Podcasts have become a valuable piece of online content, and their popularity is growing as we speak. With as little as a Google search, you can find a podcast dedicated to nearly any industry or niche, meaning those wanting to venture into the world of podcasts have a lot of competition going around. 

Whether you want to discuss the latest trends in tech, review products, or provide in-depth practical guides for electronics projects, starting a tech podcast does require some planning ahead. But worry not, because we got you covered. Below are some important aspects to keep in mind, if you want your podcast to be successful. 

What is your motivation?

The most important thing you need to ask yourself is why are you doing this podcast. Do you want to build authority? Are you thinking of it as a way to promote your business? Is it just a hobby you want to pursue? None of these reasons are wrong, but each of them requires a certain type of approach to be successful. 

If you are looking to promote your business, for example, podcasts can be a good way to build trust and authority, by providing your audience with valuable and useful information. This way, a freelance software developer can use a podcast to emphasize the need for professional software tools and speak about their experience in the field.

Having a clear purpose in mind will help keep you motivated when you need to overcome the challenges that may appear along the way.

Define your niche

You decided to start a tech podcast, but the tech world is vast and complex, so you need to narrow down your content. To do so, and to have a real chance at growing your audience, you need to ask yourself: Who am I making this podcast for?

If you want to approach it from a business point of view, then your niche will be consisting of potential customers and people in the industry, that you wish to view you as an authority. On the other hand, if you are looking to do this for fun, then your audience will probably be tech enthusiasts looking to learn something new. 

It may help to create a listener persona, which is basically a sketch of your ideal listener. Who are they? What are they interested in? Keep this in mind every time you are planning an episode and ask yourself: Would they be interested in this episode? Would they like this content?

Give your audience a reason to listen

The vast majority of podcasters start out with little to no audience, and that’s no reason to worry. However, if you want to grow your audience, you need to give them a reason to come back. Be it because you provide valuable information, a source of fun and entertainment, or because you interview a lot of interesting people in the industry, listeners need to feel you provide value for them.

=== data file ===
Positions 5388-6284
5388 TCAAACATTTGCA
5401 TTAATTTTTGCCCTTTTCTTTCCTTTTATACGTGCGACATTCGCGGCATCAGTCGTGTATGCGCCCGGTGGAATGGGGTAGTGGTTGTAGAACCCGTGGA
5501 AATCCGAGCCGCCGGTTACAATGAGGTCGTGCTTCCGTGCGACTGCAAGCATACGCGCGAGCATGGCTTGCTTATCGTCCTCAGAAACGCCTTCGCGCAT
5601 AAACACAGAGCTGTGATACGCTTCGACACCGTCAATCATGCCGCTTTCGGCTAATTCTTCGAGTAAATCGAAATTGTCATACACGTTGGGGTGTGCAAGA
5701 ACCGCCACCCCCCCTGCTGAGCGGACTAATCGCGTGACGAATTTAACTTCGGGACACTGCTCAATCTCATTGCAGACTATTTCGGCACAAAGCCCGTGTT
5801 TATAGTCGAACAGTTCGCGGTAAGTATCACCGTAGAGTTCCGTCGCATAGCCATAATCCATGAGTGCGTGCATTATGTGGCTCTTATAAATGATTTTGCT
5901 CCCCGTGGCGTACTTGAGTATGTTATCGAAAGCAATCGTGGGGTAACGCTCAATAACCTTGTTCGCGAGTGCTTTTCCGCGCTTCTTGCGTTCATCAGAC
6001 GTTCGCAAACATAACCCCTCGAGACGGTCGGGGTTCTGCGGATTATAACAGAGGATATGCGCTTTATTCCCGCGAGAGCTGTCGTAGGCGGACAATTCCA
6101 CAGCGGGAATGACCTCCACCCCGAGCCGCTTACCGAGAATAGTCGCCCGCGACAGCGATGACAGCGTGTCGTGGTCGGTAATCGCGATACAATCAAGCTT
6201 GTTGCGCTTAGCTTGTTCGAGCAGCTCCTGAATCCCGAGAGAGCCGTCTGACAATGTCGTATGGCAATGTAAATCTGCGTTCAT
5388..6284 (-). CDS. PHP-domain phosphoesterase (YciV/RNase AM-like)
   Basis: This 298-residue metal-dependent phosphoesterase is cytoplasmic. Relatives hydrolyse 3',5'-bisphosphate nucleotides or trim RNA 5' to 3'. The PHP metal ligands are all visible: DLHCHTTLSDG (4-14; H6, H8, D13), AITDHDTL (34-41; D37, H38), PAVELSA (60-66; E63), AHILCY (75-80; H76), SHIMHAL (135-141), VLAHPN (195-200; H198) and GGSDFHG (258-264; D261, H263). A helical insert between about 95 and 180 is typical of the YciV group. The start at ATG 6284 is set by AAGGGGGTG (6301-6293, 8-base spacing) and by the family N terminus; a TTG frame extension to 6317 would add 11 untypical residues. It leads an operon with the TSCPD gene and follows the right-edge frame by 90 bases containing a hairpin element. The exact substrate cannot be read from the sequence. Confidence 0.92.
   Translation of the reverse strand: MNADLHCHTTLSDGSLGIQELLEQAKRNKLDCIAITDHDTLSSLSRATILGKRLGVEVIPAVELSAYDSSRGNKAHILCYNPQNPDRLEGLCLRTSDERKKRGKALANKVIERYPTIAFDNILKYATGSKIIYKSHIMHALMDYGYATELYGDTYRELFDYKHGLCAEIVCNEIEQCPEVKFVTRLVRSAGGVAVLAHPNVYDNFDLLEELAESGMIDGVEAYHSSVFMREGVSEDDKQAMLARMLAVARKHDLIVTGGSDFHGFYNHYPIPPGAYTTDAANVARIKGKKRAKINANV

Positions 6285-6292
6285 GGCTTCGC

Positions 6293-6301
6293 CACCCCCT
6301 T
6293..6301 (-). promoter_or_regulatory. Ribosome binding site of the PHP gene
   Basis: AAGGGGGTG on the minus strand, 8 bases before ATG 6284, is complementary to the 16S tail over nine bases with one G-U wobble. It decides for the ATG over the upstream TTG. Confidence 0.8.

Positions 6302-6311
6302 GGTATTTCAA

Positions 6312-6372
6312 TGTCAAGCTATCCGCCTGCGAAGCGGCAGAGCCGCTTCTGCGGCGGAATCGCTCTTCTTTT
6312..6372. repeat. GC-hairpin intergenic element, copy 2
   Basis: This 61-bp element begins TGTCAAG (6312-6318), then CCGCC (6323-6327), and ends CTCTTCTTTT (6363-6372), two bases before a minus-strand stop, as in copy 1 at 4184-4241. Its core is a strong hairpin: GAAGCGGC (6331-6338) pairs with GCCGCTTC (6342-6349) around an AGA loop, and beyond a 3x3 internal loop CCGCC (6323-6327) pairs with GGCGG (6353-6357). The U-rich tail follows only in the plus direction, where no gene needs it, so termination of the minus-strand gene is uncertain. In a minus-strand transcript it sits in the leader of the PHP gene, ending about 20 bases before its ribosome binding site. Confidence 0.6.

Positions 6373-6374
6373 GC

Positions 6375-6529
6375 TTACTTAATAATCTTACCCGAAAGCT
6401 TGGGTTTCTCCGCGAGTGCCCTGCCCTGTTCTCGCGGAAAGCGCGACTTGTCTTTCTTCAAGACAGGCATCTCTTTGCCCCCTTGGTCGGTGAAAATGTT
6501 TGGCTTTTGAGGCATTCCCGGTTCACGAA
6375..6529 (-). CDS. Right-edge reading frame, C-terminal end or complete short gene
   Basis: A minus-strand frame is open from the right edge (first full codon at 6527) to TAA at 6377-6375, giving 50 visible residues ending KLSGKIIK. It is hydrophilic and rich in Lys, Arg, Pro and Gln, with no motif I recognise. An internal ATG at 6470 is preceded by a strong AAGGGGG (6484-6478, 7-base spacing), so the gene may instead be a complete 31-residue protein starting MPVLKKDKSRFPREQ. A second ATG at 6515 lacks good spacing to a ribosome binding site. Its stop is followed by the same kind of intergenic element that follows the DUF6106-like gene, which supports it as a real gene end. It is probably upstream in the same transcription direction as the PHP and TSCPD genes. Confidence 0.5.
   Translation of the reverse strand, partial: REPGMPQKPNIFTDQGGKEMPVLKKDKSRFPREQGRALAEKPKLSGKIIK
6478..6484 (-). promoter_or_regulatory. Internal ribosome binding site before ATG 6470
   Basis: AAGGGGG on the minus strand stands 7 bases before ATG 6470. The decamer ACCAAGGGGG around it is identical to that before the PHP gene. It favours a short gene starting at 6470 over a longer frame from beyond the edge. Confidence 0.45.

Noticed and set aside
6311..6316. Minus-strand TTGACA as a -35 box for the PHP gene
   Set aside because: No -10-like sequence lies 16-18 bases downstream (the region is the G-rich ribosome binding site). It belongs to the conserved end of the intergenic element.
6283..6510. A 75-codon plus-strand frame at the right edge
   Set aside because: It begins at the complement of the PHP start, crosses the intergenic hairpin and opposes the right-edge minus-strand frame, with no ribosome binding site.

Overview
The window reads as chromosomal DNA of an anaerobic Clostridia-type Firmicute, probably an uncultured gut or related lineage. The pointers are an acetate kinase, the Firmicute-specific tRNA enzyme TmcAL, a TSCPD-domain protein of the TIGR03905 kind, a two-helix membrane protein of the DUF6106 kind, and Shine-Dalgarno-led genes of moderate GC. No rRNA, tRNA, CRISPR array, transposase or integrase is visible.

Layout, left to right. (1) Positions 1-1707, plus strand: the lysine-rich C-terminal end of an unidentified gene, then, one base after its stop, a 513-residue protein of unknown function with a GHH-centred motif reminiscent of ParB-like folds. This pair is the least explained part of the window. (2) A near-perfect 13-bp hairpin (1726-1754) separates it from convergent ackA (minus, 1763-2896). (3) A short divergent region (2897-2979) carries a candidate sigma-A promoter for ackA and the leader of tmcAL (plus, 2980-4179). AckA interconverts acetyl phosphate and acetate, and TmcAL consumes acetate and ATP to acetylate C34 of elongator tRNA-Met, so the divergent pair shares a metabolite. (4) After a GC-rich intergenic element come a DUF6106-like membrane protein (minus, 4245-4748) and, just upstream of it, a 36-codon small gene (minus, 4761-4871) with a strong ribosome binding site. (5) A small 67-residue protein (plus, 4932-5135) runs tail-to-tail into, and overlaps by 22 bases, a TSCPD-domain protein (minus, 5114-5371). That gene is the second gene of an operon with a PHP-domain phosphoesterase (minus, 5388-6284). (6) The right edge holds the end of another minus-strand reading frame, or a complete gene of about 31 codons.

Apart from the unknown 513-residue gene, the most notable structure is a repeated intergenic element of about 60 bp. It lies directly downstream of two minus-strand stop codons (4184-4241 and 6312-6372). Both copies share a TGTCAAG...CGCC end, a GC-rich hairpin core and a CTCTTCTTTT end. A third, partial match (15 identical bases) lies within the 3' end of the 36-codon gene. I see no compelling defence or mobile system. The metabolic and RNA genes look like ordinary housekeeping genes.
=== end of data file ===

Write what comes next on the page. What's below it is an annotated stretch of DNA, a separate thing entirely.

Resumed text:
Besides giving them a reason to come back, you also need to give them something to come back to. Before starting your first podcast, make sure you have at least 10 potential episodes your audience would enjoy. This way, you will make sure you don’t run out of content in the first month. 

Choose a relevant name for your podcast

You want your podcast to be easy to find, so no matter how tempting it would be to come up with a unique, intricate name, keep in mind your listeners need to remember it. 

Choose a simple, yet engaging name, that will make those who stumble upon it curious to check it out and can be remembered quickly. You can stick to something basic and easily searchable, but make sure the name is not too generic. I bet there are several tech podcasts called “The Tech Podcast”, so you will want to think of something a bit more original

You can always use your name or your business name in the podcast, but this works better if you already have an audience. Combining your name with something more descriptive, such as “John Doe’s tech talk” can provide more details about your podcast’s theme. 

Decide on a podcast format

After you decided on a niche and a name for your podcast, you need to decide on the format as well. If you want to maximize your chances of success, an episode should be between 20 and 50 minutes long. This ensures you have time to get your message through, but you don’t end up boring your audience. 

Whether you decide to do a solo podcast, a co-hosted one, or interviews with people in the industry, you need to make sure you are keeping your audience engaged. You can choose one of the formats I mentioned, or combine them to create a more complex show. 

I strongly advise deciding on some good podcast music as well, to mark the beginning of your show or separate segments. Look for some royalty-free music for podcasts and try to keep the jingles 15-20 seconds short, to avoid disengaging your audience.  

Start planning your episodes

I’m not saying you need a full script every time you hit Rec, but it is advised to have some guidelines in front of you, to avoid losing track of your thoughts. Plan your episodes ahead and structure your content so that you hit every single point on the list when recording.

I suggest avoiding writing a full script and reading it out word for word, as it can sound unnatural and make the podcast appear heavily staged or edited. If you are conducting interviews, write down a list of questions you want to ask your guest, but don’t be afraid to improvise if the conversation allows for it. 

With practice, you will be able to just go on and talk freely, but until you gain more experience, I recommend sticking to a list of bullet points that cover everything you want to go through in the episode.


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